“With world-first research findings from Ebiquity on media effectiveness, an Australian-first study on viewability across screens from Professor Karen Nelson-Field and a must-see keynote from the ‘Ad Contrarian’ Bob Hoffman, ReThink TV 2017 is a critical event on the advertising and marketing industry calendar for 2017.”
Tickets are now on sale for the annual ASTRA Women in Television Breakfast, the largest event for women working in media in Australia, attracting more than 700 mostly women annually to hear the inspiring personal stories of Australian and international female leaders of the television, broadcasting and media sectors.
The event is the culmination of a year-long program of ASTRA-sponsored events which bring together hundreds of media women to network and learn from one another.
The event is being held on September 12 at the Star Event Centre in Pyrmont.
Speakers this year are News Corp Australia’s Siobhan McKenna and actor Sigrid Thornton. The event will be hosted by Ticky Fullerton from Sky News.
Fairfax Media has announced the appointment of Sinead Boucher (pictured) as chief executive officer of Stuff, Fairfax Media’s renamed New Zealand business. The name change will rollout over coming months.
Stuff, New Zealand’s leading local website, attracts an audience of 2.1 million and growing, is the centrepiece of Fairfax Media’s New Zealand portfolio. The portfolio includes a stable of newspapers, websites and events, along with the country’s largest private social network Neighbourly, and ISP Stuff Fibre.
Fairfax Media CEO Greg Hywood said: “Sinead has established herself as an impressive force in modern media. She steps into the CEO role having had a long and distinguished career in traditional and digital media.
“The renaming recognises Stuff’s tremendous national brand strength and its position at the centre of our strategy to drive digital growth in New Zealand. Our long-established print and digital mastheads continue with their existing names, with the Stuff brand to collectively identify our diverse mix of media assets in New Zealand, reaching 90% of the population.”
Boucher was previously Fairfax’s group executive editor in New Zealand for four years. Prior to that she was appointed Fairfax’s first group digital editor in 2007, tasked with developing the then-fledgling Stuff website.
“Sinead has done an outstanding job leading our journalism in New Zealand over the past decade,” Hywood said. “She has been a driving force in lifting the digital skills, capability and focus of our newsrooms, as well as turbocharging digital, which is going from strength to strength.”
Sinead joined Fairfax’s The Press in 1993 and worked there for several years before relocating to the United Kingdom to work at the Financial Times and Reuters. She then returned to The Press as Associate Editor in 2004 and further proved her digital development skills and newsroom leadership in group-wide online and digital roles.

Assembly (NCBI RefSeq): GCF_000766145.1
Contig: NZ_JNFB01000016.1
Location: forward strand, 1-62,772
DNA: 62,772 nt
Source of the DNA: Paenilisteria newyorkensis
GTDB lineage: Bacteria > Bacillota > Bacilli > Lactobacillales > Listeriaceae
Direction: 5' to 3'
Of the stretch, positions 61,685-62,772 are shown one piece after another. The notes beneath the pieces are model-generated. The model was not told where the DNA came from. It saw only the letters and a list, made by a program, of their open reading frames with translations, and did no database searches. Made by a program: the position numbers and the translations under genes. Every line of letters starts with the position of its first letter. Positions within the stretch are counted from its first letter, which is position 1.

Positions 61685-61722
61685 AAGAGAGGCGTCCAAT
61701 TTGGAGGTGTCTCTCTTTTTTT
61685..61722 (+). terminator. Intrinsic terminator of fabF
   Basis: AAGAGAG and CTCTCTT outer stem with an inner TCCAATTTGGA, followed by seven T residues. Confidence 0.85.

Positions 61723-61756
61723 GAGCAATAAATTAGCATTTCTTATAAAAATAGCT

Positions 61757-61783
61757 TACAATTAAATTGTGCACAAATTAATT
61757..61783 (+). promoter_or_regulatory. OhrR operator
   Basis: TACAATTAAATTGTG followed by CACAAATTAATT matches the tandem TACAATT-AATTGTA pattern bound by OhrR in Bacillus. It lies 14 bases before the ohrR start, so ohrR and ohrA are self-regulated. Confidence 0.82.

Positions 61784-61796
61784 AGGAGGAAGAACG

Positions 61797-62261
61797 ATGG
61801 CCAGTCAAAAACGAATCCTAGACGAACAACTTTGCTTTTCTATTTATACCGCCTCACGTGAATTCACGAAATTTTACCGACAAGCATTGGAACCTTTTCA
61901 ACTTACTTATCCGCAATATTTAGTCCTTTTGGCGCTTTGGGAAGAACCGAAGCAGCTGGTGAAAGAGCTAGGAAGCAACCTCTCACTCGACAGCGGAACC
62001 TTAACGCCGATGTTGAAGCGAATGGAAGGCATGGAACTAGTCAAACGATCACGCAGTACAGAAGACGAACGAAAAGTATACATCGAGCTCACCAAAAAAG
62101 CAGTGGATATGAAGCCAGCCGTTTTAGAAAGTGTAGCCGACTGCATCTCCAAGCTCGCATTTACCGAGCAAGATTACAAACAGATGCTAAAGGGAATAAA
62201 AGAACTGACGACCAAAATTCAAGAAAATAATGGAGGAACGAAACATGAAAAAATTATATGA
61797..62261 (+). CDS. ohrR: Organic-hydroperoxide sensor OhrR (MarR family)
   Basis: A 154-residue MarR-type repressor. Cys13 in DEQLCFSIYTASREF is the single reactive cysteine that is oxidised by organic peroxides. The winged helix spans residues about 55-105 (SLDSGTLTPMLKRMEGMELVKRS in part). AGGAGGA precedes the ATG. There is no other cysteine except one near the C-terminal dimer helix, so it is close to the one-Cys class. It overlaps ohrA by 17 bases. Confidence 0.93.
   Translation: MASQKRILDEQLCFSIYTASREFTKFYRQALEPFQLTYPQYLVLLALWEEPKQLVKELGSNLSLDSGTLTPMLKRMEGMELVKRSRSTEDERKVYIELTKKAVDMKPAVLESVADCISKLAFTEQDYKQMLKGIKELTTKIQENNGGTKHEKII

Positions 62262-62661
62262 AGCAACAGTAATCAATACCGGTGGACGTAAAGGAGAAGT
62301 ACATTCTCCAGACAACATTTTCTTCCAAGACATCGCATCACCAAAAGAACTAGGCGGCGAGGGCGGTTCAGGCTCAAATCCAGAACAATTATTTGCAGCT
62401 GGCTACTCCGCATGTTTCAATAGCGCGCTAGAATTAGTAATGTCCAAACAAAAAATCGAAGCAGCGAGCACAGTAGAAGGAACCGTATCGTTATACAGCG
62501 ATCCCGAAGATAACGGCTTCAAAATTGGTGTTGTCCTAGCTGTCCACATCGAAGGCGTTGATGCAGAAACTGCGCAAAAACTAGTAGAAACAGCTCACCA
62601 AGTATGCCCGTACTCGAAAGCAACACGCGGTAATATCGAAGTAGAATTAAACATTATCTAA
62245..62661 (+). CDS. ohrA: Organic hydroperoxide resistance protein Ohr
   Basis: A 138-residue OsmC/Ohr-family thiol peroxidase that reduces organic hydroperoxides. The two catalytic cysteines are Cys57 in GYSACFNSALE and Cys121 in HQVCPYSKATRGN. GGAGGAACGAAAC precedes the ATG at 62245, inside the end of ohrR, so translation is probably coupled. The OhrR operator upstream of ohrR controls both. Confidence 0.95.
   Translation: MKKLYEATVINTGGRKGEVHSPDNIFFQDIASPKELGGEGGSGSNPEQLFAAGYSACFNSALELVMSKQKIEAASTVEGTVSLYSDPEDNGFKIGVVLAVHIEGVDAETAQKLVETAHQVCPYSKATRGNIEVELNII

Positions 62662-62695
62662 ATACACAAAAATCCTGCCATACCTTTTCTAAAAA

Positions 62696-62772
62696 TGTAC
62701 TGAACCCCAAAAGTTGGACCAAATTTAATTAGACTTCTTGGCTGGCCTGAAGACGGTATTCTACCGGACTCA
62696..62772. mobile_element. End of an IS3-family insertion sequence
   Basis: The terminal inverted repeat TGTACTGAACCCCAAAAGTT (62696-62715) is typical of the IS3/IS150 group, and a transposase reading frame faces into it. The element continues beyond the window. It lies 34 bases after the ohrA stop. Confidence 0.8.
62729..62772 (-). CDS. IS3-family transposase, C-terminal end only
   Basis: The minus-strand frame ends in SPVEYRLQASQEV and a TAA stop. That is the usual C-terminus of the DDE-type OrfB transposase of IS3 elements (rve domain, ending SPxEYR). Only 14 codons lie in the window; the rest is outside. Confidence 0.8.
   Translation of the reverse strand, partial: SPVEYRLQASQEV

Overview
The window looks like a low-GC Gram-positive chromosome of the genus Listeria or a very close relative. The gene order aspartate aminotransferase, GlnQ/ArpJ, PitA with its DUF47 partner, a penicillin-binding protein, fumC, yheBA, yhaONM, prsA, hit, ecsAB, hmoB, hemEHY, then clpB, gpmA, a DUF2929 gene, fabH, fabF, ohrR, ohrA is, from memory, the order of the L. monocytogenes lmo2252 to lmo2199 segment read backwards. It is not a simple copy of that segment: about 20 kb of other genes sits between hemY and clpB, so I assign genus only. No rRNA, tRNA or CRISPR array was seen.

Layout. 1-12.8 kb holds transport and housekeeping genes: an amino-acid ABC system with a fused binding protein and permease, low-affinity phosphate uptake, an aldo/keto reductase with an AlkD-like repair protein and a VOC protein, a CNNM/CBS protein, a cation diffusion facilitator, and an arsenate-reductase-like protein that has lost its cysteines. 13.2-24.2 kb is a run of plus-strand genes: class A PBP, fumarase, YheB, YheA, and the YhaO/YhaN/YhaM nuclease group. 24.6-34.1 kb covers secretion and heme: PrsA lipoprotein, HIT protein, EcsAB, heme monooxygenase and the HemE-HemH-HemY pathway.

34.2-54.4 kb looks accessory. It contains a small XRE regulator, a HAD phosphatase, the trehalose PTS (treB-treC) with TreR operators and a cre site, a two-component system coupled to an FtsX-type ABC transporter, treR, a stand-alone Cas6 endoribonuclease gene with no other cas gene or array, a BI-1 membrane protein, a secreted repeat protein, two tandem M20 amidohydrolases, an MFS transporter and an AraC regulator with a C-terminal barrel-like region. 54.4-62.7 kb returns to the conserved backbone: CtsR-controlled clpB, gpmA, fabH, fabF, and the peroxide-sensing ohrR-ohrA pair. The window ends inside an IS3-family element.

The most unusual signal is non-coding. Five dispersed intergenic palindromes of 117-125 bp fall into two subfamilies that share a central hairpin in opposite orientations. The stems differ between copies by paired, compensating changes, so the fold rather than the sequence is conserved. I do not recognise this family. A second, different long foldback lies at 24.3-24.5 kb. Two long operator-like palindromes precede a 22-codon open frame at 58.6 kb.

On August 23, 2007, the #hashtag was born on Twitter.
Now a significant part of the internet culture, Twitter has revealed one of the most widely used and recognised symbols in the world was invented almost by accident.
10 years ago, Chris Messina @chrismessina tweeted #barcamp, the first time a hashtag was used to bring a group together.
• Globally, an average of 125 million hashtags are shared every day on Twitter
• The most-tweeted hashtag in 2007 was used around 9,000 times. The most-used hashtag so far in 2017 was used over 300 million times
Suzy Nicoletti, managing director of Twitter Australia, said:
“When anything happens in the world, it happens on Twitter, and the hashtag is a perfect example of this. The hashtag changed everything – over the past 10 years, it has become one of the most widely recognised and used symbols in the world. It created new ways to communicate, to share, and to build communities.
“When you look at some of Australia’s top Twitter hashtags, you’ve got everything from social movements like #illridewithyou, to passionate fans of #5SOS, iconic sporting events like the #MelbourneCup and the ever-trending #auspol. It’s a mix that speaks to our unique culture, sense of identity and sense of humour. It’s #whatshappening.”
Hashtags in Australia:
• Almost half a billion tweets with hashtags showing the love for 5 Seconds of Summer
• Political junkies have used the #Auspol hashtag 3.5 million times
Global hashtag champs:
• The most tweeted television show hashtag of all time is #TheWalkingDead
• The most tweeted about movie hashtag of all time is #StarWars.
• The most tweeted gaming hashtag of all time is トレクル (TreCru/Treasure Cruise) with over 269 million
Twitter users can join the celebration today by tweeting with #hashtag10 from 2pm AEST on August 23. Using #hashtag10 will activate a 24-hour custom emoji to celebrate the 10th birthday of the hashtag.